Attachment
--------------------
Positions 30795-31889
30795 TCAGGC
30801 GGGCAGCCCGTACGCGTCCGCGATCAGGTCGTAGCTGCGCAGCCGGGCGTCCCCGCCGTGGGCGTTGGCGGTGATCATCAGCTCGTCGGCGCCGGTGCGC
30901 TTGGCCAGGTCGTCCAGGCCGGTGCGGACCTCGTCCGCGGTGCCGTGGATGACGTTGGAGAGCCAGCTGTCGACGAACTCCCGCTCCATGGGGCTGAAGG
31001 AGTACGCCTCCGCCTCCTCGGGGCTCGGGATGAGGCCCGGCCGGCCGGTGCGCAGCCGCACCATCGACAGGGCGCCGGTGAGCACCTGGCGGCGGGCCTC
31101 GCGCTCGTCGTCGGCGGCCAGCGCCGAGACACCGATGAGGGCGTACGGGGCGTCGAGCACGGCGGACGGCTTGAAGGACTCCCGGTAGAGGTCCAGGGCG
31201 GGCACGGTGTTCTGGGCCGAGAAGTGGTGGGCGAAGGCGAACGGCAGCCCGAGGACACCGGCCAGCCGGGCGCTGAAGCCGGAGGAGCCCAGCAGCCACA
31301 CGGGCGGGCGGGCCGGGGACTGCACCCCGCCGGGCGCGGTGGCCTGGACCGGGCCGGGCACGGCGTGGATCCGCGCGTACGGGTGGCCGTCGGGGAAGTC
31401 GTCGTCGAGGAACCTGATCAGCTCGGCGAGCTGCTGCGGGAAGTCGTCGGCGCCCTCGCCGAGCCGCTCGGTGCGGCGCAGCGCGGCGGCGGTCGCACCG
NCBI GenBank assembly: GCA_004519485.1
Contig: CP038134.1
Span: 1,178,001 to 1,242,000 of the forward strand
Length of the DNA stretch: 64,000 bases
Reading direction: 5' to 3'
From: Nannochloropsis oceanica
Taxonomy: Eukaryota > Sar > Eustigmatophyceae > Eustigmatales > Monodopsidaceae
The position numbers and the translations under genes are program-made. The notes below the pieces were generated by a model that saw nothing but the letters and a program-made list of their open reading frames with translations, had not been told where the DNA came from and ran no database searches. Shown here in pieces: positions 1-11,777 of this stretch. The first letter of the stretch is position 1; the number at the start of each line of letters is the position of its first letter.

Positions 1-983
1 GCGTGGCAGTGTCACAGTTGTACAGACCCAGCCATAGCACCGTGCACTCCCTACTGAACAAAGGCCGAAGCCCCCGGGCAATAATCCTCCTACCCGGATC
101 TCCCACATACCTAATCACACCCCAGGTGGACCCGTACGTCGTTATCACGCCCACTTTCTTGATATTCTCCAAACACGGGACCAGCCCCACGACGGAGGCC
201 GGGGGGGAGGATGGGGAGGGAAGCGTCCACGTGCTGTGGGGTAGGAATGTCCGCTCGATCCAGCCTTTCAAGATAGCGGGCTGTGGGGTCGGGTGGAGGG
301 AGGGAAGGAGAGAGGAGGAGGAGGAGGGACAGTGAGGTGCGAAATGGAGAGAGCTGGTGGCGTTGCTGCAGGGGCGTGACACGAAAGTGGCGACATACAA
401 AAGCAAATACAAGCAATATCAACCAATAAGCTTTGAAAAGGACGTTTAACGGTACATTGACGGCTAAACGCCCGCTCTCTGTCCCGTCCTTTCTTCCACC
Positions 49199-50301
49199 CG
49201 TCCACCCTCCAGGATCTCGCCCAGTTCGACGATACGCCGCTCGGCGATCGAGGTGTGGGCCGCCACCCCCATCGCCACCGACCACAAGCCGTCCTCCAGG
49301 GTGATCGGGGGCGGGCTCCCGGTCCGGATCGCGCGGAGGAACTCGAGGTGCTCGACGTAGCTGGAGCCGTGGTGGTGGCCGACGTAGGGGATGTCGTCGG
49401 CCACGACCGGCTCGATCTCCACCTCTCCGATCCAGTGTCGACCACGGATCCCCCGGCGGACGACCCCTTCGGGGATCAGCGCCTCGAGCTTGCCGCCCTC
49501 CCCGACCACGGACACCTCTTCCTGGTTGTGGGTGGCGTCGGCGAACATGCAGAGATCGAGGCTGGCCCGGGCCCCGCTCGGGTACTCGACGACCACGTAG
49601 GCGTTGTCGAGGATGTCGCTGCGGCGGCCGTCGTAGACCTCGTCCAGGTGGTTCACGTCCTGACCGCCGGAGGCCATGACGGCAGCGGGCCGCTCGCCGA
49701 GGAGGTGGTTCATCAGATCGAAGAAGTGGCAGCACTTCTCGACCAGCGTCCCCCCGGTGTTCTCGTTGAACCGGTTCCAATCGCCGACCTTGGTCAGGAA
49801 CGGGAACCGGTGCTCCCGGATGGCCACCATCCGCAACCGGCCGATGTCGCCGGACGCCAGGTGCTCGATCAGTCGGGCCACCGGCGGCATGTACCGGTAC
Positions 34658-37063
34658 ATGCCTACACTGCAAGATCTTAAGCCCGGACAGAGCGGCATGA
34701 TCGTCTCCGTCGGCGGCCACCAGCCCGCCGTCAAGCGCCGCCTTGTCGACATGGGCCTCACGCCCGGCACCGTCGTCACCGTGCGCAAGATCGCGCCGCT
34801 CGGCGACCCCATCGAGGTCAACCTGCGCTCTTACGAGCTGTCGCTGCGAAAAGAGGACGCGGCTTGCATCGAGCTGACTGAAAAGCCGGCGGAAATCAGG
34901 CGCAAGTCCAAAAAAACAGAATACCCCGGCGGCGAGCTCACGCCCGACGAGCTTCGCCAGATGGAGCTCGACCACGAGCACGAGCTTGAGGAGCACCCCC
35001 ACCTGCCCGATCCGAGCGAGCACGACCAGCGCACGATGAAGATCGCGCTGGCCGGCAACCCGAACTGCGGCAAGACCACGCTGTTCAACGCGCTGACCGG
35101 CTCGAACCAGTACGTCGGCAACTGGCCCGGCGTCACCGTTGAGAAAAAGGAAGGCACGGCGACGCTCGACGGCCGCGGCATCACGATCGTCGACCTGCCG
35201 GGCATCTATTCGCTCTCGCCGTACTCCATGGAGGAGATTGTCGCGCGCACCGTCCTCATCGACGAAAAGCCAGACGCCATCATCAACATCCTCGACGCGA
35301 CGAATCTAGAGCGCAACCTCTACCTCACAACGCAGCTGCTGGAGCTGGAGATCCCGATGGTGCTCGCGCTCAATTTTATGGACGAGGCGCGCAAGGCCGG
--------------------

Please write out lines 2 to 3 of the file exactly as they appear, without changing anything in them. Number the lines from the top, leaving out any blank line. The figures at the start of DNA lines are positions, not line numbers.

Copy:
30795 TCAGGC
30801 GGGCAGCCCGTACGCGTCCGCGATCAGGTCGTAGCTGCGCAGCCGGGCGTCCCCGCCGTGGGCGTTGGCGGTGATCATCAGCTCGTCGGCGCCGGTGCGC